No entity, public or private, enjoys being sued. Litigation can be long, tedious and expensive. Even if the city is not fully at fault, it sometimes has no choice but to go to court or settle. This is what happened to our northern neighbors in Portland, Ore., who were sued after a historic building was flooded with human sewage.
Just two days before Christmas of 2015, the Oregon building's basement was overrun by rancid sewage. The leak was so massive that 95 percent of the first floor was affected; even the second floor of the building was contaminated by waste. The cost of cleaning the building and restoring the property damage would be enormously expensive.
The owner of the building filed a lawsuit against the City of Portland for over $230,000 in damages. The suit also named another defendant: the biodiesel company Oregon Oils, which it claimed unlawfully discharged grease into the city's sewer system, contributing to the leak. It took over three years, but eventually the lawsuit was dismissed and settled out of court. Fortunately, the City was held only partially at fault. The Portland City Council paid the plaintiff an $80,000 settlement. The majority of fault fell on Oregon Oils, which had to pay $145,000.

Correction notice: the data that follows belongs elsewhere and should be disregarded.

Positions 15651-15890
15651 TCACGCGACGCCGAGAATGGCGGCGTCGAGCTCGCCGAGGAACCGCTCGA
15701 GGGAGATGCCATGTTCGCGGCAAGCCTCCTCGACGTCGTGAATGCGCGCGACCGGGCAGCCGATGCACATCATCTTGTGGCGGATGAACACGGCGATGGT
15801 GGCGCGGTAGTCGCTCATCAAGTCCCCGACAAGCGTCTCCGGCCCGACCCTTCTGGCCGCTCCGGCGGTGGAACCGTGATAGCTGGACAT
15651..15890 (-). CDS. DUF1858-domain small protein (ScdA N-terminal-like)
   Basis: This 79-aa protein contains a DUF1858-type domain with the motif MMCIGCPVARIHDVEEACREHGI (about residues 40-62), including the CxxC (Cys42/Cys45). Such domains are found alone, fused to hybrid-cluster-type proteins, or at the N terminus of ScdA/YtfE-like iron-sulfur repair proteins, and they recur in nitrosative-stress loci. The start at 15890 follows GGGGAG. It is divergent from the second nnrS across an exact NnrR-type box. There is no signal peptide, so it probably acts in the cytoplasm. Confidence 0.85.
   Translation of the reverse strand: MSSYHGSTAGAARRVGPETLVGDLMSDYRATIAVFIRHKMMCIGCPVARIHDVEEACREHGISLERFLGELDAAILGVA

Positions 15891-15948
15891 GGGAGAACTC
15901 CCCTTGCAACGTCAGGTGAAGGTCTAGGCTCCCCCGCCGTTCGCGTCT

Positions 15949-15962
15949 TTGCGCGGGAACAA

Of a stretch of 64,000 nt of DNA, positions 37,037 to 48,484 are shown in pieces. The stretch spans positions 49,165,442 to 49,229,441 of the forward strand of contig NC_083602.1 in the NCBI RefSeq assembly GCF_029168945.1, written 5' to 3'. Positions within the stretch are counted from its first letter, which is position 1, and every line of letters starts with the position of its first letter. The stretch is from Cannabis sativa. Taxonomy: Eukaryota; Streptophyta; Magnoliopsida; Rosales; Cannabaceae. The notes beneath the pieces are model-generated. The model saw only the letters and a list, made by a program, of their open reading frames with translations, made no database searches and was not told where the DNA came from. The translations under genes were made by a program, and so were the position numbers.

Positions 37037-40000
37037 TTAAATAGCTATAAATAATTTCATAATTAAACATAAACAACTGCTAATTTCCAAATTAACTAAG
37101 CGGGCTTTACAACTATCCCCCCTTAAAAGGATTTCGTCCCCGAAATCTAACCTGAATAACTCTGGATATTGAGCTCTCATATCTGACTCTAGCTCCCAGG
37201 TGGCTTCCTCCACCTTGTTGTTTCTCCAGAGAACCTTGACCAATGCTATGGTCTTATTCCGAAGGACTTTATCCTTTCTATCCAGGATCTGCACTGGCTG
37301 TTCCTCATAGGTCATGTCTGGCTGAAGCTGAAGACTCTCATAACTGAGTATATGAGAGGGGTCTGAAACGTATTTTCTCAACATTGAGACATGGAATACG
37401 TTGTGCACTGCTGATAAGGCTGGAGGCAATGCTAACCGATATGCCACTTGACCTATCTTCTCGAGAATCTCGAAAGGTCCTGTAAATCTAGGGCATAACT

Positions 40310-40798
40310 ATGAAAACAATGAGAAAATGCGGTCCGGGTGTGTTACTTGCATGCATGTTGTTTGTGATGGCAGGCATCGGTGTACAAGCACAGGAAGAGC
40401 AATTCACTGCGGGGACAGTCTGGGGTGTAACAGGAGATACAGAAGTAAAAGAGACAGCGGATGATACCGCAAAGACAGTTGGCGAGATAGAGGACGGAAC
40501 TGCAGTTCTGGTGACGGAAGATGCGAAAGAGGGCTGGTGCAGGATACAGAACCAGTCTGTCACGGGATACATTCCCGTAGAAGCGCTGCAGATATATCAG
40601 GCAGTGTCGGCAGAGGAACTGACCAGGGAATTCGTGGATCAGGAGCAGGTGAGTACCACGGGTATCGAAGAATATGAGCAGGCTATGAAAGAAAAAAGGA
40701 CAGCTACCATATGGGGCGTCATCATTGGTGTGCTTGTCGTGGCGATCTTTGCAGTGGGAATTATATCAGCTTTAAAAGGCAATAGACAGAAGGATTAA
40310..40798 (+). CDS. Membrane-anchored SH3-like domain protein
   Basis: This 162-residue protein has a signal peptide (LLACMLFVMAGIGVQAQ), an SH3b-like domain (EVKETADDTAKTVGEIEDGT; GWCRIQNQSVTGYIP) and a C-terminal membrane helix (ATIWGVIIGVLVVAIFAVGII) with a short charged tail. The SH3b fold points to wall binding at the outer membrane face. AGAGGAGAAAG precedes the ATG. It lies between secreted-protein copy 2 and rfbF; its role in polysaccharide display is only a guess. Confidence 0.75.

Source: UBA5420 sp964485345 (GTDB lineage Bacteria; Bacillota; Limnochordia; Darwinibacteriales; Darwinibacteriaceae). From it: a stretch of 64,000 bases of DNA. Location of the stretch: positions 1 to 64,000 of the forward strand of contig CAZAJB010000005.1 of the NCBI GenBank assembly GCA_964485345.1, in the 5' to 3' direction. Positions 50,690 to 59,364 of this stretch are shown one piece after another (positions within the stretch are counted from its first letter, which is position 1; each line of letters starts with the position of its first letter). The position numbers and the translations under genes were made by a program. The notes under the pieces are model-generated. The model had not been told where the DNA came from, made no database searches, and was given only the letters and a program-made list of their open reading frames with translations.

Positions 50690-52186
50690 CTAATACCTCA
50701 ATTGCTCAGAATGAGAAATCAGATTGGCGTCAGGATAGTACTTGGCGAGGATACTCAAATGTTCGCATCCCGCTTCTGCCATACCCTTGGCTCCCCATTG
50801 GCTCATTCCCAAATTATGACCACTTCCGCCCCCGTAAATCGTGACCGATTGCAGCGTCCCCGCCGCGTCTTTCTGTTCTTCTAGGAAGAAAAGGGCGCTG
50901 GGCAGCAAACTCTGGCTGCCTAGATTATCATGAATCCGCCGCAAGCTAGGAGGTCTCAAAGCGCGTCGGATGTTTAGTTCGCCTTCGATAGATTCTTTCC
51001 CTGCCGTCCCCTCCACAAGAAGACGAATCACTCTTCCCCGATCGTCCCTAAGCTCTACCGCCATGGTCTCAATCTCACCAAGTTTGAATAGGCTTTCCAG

A cautionary tale
Though this incident took place in Oregon rather than California, it provides a cautionary tale for public entities everywhere. Any lawsuit, even one in which the city is not completely at fault, can prove time-consuming and expensive. Public entities and their attorneys have a variety of options; often, the most beneficial is to settle out of court. This incident is also a reminder that sewage issues are common torts that cities face. Even a minor leak can cause thousands of dollars in damage and bring a dreaded lawsuit--not to mention bad publicity that really stinks.